With Chinese New Year and investigations into Vietnamese imports looming, IHFRA’s Ray Allegrezza strains to see how things play out
By Ray Allegrezza
Every day, I probably get a dozen or so calls a day from reps, suppliers and retailers wanting to talk about the business…and specifically, where we think it may be headed.
In the spirit of full disclosure, while I enjoy speaking with my peers, I want to be the first to admit that my crystal ball broke years ago.
And if truth be told, even if I had a crystal ball, I doubt that it would give me a clear peek into the future.
Here’s why: In my 30+ years reporting on this industry, I have never seen a more perfect, perfect storm.
I realize that the pandemic has turned the world…and our business…upside down, but even before we ever heard about Covid-19, our sector was barreling down a road fraught with potholes and speed bumps in the form of price hikes in raw materials, paradigm shifts in consumer shopping preferences, the ongoing growth of online commerce, shifts and consolidation at both manufacturing and retail, tariff issues and so much more.
Again, and that was before the pandemic reared its ugly head.
What’s occurred since the pandemic reminds me of one of my favorite episodes of The Twilight Zone. The episode, starring Burgess Meredith, was called Time Enough At Last, and is a study in irony.
The story is about a mild-mannered bank teller who only wants to spend every waking moment reading classic literature. A nuclear blast wipes out humanity, but the teller, who was in the bank vault at lunch reading, is spared. He finds his way to what is left of his town’s library and is thrilled to see seemingly endless piles of books. But the teller, who can’t see without his glasses, stumbles, steps on and ruins his glasses and is condemned to spend the rest of his life unable to see any of the thousands of books all around him.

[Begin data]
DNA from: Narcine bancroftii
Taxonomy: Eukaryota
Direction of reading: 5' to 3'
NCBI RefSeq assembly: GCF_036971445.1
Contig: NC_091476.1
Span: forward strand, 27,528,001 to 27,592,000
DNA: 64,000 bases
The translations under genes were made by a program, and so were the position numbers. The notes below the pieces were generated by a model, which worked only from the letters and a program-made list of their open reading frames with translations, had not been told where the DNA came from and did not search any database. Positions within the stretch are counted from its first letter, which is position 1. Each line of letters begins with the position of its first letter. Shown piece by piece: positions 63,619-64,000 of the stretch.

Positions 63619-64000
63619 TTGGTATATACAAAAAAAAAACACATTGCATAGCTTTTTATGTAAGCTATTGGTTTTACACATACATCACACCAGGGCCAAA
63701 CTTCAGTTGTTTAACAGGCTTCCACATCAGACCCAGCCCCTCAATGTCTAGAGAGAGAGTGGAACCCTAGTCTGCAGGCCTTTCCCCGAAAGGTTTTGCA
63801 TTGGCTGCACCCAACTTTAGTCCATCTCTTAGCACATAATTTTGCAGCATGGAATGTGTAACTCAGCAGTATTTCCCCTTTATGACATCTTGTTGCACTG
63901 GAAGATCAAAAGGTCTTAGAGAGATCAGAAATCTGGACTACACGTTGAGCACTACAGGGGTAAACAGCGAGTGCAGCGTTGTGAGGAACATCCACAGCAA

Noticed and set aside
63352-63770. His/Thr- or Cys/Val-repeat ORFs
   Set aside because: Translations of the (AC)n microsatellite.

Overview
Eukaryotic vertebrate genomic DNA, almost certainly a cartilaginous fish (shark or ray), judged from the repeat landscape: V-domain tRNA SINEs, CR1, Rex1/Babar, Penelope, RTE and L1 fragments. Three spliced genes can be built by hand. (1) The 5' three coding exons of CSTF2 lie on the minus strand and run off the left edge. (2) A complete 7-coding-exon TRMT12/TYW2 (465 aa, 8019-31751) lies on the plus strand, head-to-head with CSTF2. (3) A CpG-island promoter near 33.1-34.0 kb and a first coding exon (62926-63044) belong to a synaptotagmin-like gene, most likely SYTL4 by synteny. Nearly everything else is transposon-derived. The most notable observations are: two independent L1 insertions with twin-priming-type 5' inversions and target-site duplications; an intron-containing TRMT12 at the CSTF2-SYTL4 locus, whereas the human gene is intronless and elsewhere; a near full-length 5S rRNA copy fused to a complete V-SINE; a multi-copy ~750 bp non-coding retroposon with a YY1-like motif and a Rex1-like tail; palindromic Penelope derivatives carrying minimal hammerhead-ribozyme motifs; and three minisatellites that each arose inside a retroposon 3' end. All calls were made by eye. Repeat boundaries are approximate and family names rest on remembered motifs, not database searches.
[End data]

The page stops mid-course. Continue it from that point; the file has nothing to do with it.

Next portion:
In our case, the cruel irony right now is that we have far more orders than we have furniture to fill those orders.
With pockets lined with stimulus money and after months stuck at home, consumers are buying furniture with both hands. But with Covid-19 still ripping supply chains in pieces, supply simply can’t match demand and I don’t see that changing anytime soon.
And if that alone did not make things interesting, keep in mind Chinese New Year is just around the corner and you know that always further rattles the supply chain.
And speaking of China, they are struggling to satisfy consumption in their own country. So, if they begin to divert exported goods and opt to sell them in country, look for further empty shelves here.
To give you an idea of China’s clout, the country exported close to $540 billion in goods and services back in 2010, based on statistics from the Office of U.S. Trade Representatives. And while not topping the list, furniture and bedding in that year accounted for a whopping $35 billion.
But as they say during those late-night infomercials, “But wait…there’s more.” In our case, the “more” could be two issues brewing regarding Vietnam.
A recent press release from the Office of the U.S. Trade Representatives said that under instruction from President Trump, the office is investigating “two significant issues with respect to Vietnam.
“The USTR will investigate Vietnam’s acts, policies, and practices related to the import and use of timber that is illegally harvested or traded, and will also investigate Vietnam’s acts, policies, and practices that may contribute to the undervaluation of its currency and the resultant harm caused to U.S. commerce.
“USTR will conduct the investigation under Section 301 of the 1974 Trade Act. As part of its investigation on currency undervaluation, USTR will consult with the Department of the Treasury as to issues of currency valuation and exchange rate policy.”
With my crystal ball defunct, if asked to read the tea leaves, my best guess considering all of the above is that 2021 will be a year of unprecedented opportunities and unprecedented challenges.
Home furnishings industry veteran Ray Allegrezza is executive director of the International Home Furnishings Representatives Assn. (IHFRA).